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One Country with Multiple Names, India or Bharat Plea in Supreme Court

India or Bharat Supreme Court Plea

A Plea to Have A Uniformity in What We Call Our Nation

A petition filed by Namah, which is scheduled for a hearing by the Supreme Court on Jun 2, 2020, says that there must be uniformity in the legal documents as to what the country is named as. The sole purpose of filing the petition is to arrive at a common name for the country. The petition was earlier filed in 2016 in the Hon’ble Apex Court, which was then dismissed by the then Chief Justice of India claiming that the citizens can call their country by the name they choose.

court proceed

The petition claims that it will instill a sense of pride and uniformity in our own country. The petition was due for its hearing on Friday but was canceled due to the absence of the new Chief Justice of India (CIJ) S. A. Bobde. The notice uploaded on the court’s website states that the hearing is set on 2nd June.

Why India Should Get a New Name?

According to Namah, the Delhi-based man, who filed the petition, claims that the decision will ensure that the country’s citizens are past their colonial feelings of the past.


Before 2016, there were also discussions regarding the changing of the name of the country. ‘Hind’ ‘Hindusthan’ ‘Bharat’ ‘Bharatbhumi’ or ‘Bharatvarsh’ were a few names discussed in the constituent Assembly on 18th September 1949, just two years after gaining freedom from the colonial British Rule.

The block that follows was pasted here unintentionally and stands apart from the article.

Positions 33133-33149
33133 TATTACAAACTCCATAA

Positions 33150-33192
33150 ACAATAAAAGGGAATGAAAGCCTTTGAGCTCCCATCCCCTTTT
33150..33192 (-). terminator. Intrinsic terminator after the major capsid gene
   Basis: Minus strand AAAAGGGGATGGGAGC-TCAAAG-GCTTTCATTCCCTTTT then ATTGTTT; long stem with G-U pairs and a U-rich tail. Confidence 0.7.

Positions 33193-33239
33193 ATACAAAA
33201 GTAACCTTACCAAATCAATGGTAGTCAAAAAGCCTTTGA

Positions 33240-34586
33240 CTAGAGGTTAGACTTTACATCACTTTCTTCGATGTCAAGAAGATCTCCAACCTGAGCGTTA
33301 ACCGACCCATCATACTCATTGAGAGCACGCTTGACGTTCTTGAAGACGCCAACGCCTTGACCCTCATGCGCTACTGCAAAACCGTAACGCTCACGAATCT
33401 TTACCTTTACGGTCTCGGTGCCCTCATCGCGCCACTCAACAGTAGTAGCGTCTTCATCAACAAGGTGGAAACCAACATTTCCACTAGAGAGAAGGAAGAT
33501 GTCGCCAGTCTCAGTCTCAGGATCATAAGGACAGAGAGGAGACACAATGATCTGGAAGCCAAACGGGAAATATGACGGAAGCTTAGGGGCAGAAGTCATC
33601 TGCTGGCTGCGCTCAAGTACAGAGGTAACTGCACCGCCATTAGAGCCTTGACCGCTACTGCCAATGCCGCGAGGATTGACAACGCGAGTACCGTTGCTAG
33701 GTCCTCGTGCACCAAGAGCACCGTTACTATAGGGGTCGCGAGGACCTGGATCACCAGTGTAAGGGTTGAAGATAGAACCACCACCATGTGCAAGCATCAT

What Was the Previous Ruling of 2016

Indian Citizens have the right to call their country as they desire.  The said petition was previously filed in 2016 in the apex court when the Chief Justice of India was T.S.Thakur. The then Chief Justice of India had dismissed the petition, and he verbally commented that each citizen of the country has every right to call their country ‘Bharat,’ ‘Hindusthan’ or ‘India‘ and that the legal system of the country, i.e., the Supreme Court has no right in dictating as to what the citizens of the country should call their country.

If an individual is pleased to address the country as ‘India,’ they may very well do so. If another individual wish to call the country ‘Bharat’, then also he or she may very well do so, and that the Supreme Court has no right to intervene in the matter.

Supreme Court Adjourns the Hearing Yet Again

The hearing that was re-scheduled to Jun2, 2020 is once again adjourned by the Supreme Court.  The court has not confirmed any date for the hearing as of now.

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